My mother reacts with outrage whenever I tell her what I have chosen to do with my life, so I mostly serve as a listening ear. In at least one election she voted for Trump while calling him her “least favorite celebrity.” She lives in a time capsule; honestly doesn’t function as if it is 2020. She is prone to conspiracies, and believes her phone has been bugged by a network of Communists, lawyers, and Mafia figures who have plotted to ruin our family.

For all of her fears, she is childlike, sweet, and terribly lonely. She is a supermodel-level beauty who lives off a monthly stipend inherited from her parents. She is made of instant coffee, potato buns, and Progresso soup. She has a photographic memory, no friends, and her closest relations are TV personalities. She is obsessed with the show Columbo. She looks 20 years younger than her chronological age, and refuses to wear pants. Her weekly existence would bring Andy Warhol to emit a squeal of joy.

Every time I visit her in New York, she bags and stores the last thing I’ve touched, like forensic evidence. On my second to last visit, it was an empty jar of fig preserves. On the last visit, it was a teacup with a crust of dried milk at the bottom. She bagged the cup and spoon and keeps it in a drawer of her nightstand. This is a very Catholic thing, like worshippers who pray to dead saint’s fingers and vials of saint-blood.

Online readers—I mean punks, angry bouncers, voodoo priests, mothers of six— have clamored for more mother stories. She is a taste which transcends income, politics, or lifestyle choices.

Maybe she is like Magnetic North, the one thing left on Planet Earth that stubbornly does not change. But even Magnetic North changes!


All Classical Radio James Depreist

You’ve been a writer for many years. What inspires you to keep going?

We’re like Russian nesting dolls. Every one of us contains our child selves. I was a five-year old who wanted to be the next Truman Capote. I wanted to sit on talk shows and be interviewed about art and outer space. I remember being asked into the counselor’s office towards the end of my year in kindergarten. Walberta Road School, a squat, brick building with a patch of woods in the back which dipped into a valley. If you strayed from the playground you would find stacks of decomposing Penthouse magazines. Kids would run by and whisper that further down, past the nettles, “witches” lived in a shack.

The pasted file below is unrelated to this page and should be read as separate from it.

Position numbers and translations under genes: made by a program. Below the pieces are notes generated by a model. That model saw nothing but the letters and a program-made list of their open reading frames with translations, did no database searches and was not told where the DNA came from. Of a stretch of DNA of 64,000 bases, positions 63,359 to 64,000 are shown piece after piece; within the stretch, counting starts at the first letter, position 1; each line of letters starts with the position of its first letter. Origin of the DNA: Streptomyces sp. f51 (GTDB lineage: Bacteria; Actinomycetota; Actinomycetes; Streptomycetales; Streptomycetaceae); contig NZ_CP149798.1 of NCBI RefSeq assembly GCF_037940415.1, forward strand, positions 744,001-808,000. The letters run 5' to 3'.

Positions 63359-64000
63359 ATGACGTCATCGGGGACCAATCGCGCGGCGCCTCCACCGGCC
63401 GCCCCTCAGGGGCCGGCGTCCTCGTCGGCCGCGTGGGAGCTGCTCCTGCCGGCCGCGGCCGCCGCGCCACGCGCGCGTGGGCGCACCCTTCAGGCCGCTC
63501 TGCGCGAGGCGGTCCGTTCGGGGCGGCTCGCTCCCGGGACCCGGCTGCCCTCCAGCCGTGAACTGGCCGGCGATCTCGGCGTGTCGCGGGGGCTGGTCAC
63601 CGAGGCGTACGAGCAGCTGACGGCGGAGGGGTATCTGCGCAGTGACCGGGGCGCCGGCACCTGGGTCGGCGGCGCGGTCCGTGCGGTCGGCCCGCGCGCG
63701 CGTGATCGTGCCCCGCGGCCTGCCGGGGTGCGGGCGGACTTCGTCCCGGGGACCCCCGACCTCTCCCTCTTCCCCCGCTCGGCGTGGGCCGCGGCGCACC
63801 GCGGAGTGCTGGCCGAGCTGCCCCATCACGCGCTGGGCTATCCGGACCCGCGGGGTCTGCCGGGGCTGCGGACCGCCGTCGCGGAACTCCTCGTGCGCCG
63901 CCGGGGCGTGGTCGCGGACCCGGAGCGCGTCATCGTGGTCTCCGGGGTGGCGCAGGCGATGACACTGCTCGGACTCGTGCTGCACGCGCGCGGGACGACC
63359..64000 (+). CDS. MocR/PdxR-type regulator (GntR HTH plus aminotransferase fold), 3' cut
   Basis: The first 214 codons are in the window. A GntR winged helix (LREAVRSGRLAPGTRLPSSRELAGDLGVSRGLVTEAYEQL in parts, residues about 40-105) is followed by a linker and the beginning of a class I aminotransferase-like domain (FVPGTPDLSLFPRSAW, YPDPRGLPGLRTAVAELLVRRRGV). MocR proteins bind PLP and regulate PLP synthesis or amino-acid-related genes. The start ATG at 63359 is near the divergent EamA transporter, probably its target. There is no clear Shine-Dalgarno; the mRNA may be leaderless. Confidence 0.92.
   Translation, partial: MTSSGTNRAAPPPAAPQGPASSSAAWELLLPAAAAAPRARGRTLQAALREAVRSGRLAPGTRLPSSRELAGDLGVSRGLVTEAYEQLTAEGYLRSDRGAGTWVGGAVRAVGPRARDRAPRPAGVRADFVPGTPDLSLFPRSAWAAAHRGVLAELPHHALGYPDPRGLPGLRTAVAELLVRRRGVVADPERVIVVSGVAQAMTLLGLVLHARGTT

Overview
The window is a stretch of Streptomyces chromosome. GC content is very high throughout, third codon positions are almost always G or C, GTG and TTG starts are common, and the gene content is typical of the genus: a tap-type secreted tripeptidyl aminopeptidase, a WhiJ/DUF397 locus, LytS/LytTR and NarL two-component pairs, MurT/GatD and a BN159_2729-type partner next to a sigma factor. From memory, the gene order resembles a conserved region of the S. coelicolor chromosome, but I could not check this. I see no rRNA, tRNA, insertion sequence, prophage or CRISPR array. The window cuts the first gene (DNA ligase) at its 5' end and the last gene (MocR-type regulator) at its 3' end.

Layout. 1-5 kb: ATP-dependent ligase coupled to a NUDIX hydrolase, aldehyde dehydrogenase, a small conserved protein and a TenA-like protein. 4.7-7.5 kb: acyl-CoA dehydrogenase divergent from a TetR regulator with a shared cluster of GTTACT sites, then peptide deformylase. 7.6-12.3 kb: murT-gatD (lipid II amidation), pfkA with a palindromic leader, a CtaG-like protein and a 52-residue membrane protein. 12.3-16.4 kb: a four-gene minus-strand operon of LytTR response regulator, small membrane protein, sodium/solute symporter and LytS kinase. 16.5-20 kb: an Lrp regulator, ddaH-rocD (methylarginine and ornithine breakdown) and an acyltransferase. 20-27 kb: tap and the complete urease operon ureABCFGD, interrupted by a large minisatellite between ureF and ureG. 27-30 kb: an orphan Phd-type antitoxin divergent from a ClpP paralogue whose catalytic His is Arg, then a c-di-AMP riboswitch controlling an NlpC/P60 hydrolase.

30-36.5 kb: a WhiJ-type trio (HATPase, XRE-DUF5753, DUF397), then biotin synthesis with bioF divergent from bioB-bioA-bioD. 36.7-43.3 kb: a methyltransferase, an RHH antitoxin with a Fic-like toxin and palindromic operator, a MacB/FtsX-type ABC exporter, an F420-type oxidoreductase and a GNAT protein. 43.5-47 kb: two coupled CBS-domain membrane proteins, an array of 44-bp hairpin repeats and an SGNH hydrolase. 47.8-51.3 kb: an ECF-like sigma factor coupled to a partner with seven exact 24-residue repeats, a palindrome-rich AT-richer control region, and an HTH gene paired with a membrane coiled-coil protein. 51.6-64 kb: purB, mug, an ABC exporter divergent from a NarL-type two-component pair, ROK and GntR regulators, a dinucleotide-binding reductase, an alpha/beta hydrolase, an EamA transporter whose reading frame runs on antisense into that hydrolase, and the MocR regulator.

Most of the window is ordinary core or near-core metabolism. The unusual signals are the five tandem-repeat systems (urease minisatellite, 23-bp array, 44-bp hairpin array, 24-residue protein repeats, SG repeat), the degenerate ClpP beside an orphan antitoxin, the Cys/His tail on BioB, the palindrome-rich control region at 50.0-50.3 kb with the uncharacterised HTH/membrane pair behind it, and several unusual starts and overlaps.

The counselor was nervous. She clearly felt that she was in the presence of an imbalanced child. She said my teachers were concerned because I was obsessively drawing pictures, stapling them into book form, sharing them with the other students. My stories were about a family of fairies who lived in a star above my house. They were chased by cops. One of them loved stripping and jumping naked into a swimming pool filled with mud. I knew this was exciting, but I didn’t know why.

So the counselor asks me, in a very tender sotto voice now, “We’ve been hearing about these books you’re writing…about fairies….are they fairies or are they angels? We’re worried, and wondering….um, can you see them? Do you talk to them at all?” And I looked at the counselor and said, “No. Of course not. I make them up. They’re characters in my books.”

“You mean they’re not real?” she repeated, studying me intensely.

I said “no,” and I kept making books until I was 12 and realized the pictures were slowing me down. I couldn’t wait to hear what the characters would say next.

At this time Cyberpunks and the Mole People were all the rage. By the Mole People I mean the New York City homeless who live in abandoned subway tunnels. They were in articles, books of photography, fetishized on TV. I needed to know them, so I wrote them, the buskers, the people of the street, the night, the edges, the ones in tattered denim and leather, the ones I felt I could understand, and I believed they would understand me. I felt a love for outsiders because I was an outsider.


All Classical Radio James Depreist